What would you do post-Brexit?

“Would you accept unpopular and difficult ‘Thatcherite’ economic measures for four years if you believed they would restore the UK’s dignity and lead to true and consistent economic growth post-Brexit?”

That was the question we asked you in our recent poll. And the response has been amazing, for which many thanks. I can’t get anywhere close to publishing all your comments, so I’ve summarised a few below that represent your different views.

So what was the result of the poll?

Read on to find out…

And let’s start with some real doom and gloom from ‘M’ (not James Bond’s boss!)

“You’ve concentrated correctly on Britain’s economic stagnation”, he says. “Our productivity performance is dismal and much of that is due to two areas of socio-cultural demise. One is the lack of intellectual (and financial) investment in learning at the workplace. The second is the expectation of immediate success. This pervades the whole of British society. No one seems to want to work hard and improve.”

“We’re an absolute laughing stock around the world. An egotistical Tory party faction forced a referendum based on half-truths and lies, without a plan of what we’d want to achieve if we left a 480m populace market. The electorate had no idea of the consequences of leaving the EU but voted as a ‘mid-term’ against the government – and ‘jingoistically’. The Labour Party let Militant back into its structure and would want to take the country back to pre-Thatcher.”

“We are the sick man not only of Europe but the rest of the world. I am very pessimistic about our future. We do not have the drive or intellect to trade very successfully in the wide world. I’m even pessimistic about remaining in the EU – would you want a troublesome member like the UK? We will slip further and further down the order of economies and our influence at world forums will diminish.”

Wow! I’m often bearish, but even I’m not as depressed as that. Nor are others:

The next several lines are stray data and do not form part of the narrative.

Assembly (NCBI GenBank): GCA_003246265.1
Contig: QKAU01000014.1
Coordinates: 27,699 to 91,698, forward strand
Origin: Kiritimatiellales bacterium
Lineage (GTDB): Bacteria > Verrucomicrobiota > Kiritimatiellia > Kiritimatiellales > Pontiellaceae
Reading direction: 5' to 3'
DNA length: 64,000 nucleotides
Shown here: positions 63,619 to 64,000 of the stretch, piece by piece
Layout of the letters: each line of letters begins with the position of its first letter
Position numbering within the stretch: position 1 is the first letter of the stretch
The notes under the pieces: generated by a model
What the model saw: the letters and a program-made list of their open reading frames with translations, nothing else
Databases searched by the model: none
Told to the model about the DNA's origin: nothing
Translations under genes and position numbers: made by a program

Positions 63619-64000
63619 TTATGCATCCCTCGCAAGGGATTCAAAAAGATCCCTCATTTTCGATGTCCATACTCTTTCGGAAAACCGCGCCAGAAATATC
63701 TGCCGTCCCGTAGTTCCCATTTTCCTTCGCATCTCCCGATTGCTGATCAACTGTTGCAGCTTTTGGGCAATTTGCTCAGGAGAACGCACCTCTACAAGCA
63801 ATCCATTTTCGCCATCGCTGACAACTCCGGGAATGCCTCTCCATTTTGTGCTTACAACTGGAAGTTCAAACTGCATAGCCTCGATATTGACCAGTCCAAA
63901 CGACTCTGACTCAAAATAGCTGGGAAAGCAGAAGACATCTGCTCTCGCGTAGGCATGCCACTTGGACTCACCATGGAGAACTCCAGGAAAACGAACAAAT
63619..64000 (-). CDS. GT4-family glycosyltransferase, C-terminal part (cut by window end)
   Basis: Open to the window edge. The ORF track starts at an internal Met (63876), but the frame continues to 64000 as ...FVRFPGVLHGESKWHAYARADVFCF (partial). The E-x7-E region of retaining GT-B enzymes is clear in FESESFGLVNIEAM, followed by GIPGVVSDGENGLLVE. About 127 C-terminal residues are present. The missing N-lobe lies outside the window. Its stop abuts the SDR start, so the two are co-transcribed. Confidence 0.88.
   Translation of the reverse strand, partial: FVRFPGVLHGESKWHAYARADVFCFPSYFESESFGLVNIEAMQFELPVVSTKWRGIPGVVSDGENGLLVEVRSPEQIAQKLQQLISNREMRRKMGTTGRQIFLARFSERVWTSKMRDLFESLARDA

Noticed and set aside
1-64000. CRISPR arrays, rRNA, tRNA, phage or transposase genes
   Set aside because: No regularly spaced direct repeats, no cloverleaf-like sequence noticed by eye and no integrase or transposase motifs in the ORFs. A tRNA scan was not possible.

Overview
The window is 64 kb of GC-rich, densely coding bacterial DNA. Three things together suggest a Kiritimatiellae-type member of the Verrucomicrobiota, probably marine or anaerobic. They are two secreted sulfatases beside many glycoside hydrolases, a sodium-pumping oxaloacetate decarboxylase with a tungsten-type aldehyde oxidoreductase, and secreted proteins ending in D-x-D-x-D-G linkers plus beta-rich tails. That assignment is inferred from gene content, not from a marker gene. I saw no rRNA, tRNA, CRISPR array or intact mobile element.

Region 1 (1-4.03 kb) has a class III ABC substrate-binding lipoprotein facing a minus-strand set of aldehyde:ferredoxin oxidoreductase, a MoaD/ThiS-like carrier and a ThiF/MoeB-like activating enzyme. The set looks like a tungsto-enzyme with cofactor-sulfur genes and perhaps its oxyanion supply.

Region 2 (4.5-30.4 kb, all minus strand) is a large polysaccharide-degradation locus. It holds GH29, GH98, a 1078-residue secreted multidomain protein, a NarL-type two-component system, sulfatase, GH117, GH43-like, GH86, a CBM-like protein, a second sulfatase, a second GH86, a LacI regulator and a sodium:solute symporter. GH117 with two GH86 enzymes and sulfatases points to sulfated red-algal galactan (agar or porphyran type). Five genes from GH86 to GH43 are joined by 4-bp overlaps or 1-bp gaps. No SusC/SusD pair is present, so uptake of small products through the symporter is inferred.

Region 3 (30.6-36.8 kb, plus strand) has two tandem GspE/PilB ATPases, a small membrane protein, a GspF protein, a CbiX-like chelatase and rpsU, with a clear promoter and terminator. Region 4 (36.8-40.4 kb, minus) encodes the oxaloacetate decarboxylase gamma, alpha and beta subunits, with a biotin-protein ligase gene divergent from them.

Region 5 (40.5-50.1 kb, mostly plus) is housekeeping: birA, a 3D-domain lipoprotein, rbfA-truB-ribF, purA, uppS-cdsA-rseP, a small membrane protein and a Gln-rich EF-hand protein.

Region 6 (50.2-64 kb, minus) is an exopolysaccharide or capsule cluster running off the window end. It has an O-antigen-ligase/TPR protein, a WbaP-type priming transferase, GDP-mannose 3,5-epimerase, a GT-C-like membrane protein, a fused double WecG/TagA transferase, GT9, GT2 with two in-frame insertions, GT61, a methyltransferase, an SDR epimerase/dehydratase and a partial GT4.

“Your article isn’t true”, says ‘U’. “The UK is doing better than ANY country in Europe. And Nancy Pelosi doesn’t speak for America, she was playing to the gallery when in Ireland. Trump hates her. The UK is only sick politically, thanks to the House of Commons and Labour in particular who have tried to use Brexit for their own ends and have not worked on behalf of the country. The Conservatives have done badly due to internal squabbling.”

‘V’ agrees. “I’m puzzled by the statements in your email – they’re almost completely erroneous. Productivity in the UK has not been in decline in recent years – quite the opposite. Also, Thatcher’s economics of monetarism were not based on Hayek’s hypothesis, but that of Milton Friedman. Friedman was a disciple of Hayek but his principles were later disowned by Hayek, who believed them to be crude.”

As does ‘R’, who says “I don’t agree with your accusation that the UK is the ‘sick man’ of Europe again. It’s Europe that is sick… I’d actually say that so is all the supposedly democratic developed Western World.”

But in the UK, “it’s becoming increasingly obvious that there’s a huge disconnect between politicians and the general public. British politicians no longer represent what were once-established groups defined by wealth or financial aspirations. Labour no longer truly supports the “working class”. Neither does the Tory Party support business and the so-called “middle class”. In fact the latter, much vaunted by Thatcher, is slowly but surely vanishing.”

“Our politicians support the agenda of the global elite, who’re getting richer by either moving work to where cheap labour is or cheap labour to where the work is. And the global elite are allowed by politicians to pay only a fraction of the tax they should, so the gap between ‘haves’ and ‘have nots’ just gets ever-wider. Meanwhile, productivity is getting worse all the time and not just in the UK (a point that’s usually overlooked, as you have on this occasion).

“If things continue as they are, we’re likely to see significant ‘civil’ chaos at best. Someone like Thatcher is exactly what we need right now!”

To clear up the productivity point: in the last five years, Eurozone productivity is up 3% while in the UK it’s improved by 3.7%. The US, in contrast, shows a 5.5% gain.

“The only way out of this dreadful impasse is for a visionary leader of the stature of Churchill or Thatcher to come forward with total focus, guts, determination and common sense to bang heads together and lead us to an honest, resolute and independently-successful future”, says ‘G’. “We’re still one of the greatest nations on earth but weakness and vacillation has been allowed to triumph. Let us replace all our leaders as soon as possible.”

But not every subscriber agrees about Mrs T…

“Although Thatcher’s policies resulted in significant economic benefits for many in UK society, it wasn’t the same story for everyone”, says ‘N’. “Many of the areas that were home to industries Thatcher shut down in the 1980s have never recovered from the extensive job losses and have suffered decades of poverty. Thatcher’s actions precipitated the start of ‘benefit culture’ with successive generations of families where nobody has ever had a job.”